Under these circumstances, the cry of the next Great Depression is greatly exaggerated.  I’m not saying that another Great Depression couldn’t happen in some other fashion, but current comparisons of our current situation to that which happened almost 80 years ago is disingenuous at best, and fear mongering at worst.

The Lesson: People who try to scare you want something from you – your viewing time, your vote, your money.  Be smart.  The internet is a wonderful tool for finding truth.  If something doesn’t sound right (or is morbidly calamitous), let your fingers do the walking and find out the real truth for yourself.

We all need to remember to breathe.  While it may seem that the sky is falling, look up, trust your eyes, see that it is still blue up there, and take a deep breath.  Altogether, now:  Inhale.  Exhale.

With the 2008 Presidential campaign racing at Formula 1 speed and the current financial crisis at space shuttle speed, I think it’s time to review a book that I read over the summer, titled Where Does the Money Go?

Where Does the Money Go? is a layman’s guide to the US Federal budget by the non-profit, non-partisan group Public Agenda.   Now, I am not ashamed to admit that I didn’t know much about the federal budget before I picked up this book.  This book, though, made me realize that not only did I know nothing at all, but I truly believe that most people who speak in words of “entitlements” and “appropriations” and “government waste, fraud, and abuse” don’t really know what they are talking about, either.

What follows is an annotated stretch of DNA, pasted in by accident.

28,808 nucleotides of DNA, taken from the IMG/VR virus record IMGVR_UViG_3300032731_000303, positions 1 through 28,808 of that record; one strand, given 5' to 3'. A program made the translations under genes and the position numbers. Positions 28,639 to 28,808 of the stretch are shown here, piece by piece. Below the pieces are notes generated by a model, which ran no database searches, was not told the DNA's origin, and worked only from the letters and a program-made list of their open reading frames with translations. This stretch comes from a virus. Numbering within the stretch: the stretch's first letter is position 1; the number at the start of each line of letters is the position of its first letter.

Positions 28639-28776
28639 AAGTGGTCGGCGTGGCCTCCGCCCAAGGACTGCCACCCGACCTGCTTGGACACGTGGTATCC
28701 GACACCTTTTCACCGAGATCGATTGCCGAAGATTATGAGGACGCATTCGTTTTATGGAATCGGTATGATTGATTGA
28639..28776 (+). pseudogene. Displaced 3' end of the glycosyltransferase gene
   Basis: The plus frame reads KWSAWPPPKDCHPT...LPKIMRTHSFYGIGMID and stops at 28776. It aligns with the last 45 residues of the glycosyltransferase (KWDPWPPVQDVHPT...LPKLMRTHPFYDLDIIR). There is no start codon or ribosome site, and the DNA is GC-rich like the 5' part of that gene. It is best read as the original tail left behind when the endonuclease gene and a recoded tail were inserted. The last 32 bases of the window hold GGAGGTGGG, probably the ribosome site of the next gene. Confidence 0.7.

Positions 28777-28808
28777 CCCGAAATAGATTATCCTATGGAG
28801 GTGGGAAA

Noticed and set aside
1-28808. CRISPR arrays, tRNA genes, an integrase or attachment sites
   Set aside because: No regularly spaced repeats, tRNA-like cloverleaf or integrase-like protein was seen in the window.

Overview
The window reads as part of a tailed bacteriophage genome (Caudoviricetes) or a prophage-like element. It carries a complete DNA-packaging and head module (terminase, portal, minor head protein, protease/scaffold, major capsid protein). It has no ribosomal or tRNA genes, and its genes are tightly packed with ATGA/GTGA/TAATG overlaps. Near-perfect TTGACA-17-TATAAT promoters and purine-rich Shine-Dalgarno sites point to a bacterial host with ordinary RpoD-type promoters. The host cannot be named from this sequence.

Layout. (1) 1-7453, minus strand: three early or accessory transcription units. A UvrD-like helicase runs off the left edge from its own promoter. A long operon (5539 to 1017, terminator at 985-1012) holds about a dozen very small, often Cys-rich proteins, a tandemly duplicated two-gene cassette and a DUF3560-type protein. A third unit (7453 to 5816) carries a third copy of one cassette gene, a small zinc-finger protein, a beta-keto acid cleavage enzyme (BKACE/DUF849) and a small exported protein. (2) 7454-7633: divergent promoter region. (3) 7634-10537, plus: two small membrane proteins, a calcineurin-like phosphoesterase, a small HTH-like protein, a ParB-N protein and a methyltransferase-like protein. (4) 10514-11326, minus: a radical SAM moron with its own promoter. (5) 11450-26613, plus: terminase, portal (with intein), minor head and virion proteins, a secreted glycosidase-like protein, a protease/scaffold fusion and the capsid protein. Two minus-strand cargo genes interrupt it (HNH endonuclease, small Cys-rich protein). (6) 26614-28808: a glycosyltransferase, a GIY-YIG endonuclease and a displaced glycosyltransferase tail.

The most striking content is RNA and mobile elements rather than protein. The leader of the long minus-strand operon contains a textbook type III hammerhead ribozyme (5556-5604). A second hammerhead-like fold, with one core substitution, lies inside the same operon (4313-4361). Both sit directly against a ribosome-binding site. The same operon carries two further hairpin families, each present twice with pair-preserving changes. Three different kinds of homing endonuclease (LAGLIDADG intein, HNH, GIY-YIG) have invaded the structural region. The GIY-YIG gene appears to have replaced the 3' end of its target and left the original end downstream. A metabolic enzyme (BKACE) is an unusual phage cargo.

In plain language, the authors carefully step through the government spreadsheets, explaining what each type of expenditure means to the average American and raising the issues and controversies surrounding the financing or elimination of the major government programs.  Some things that I learned:

Social Security, Medicare, and the Gigantic Pickle We are In

Together, Social Security and Medicare are a big problem.  No, I don’t think I stated that accurately enough.

Social Security and Medicare are a BIG PROBLEM!!!

First, because, today, they combine to make up about 30% of the budget.  Second, because they are entitlement programs as opposed to needs-based programs – you reach a certain age, you automatically get the money.  No questions asked.  It doesn’t matter how much money you already have in your personal coffers or how long you have been paying into the system; you get a check from Uncle Sam anyway.  Third, because the Baby Boomers (the largest generational population) are coming of age, average life-expectancy has risen, more medical care is needed as people age, and medicine in general is getting more sophisticated and expensive. It doesn’t take a genius to see where this is going.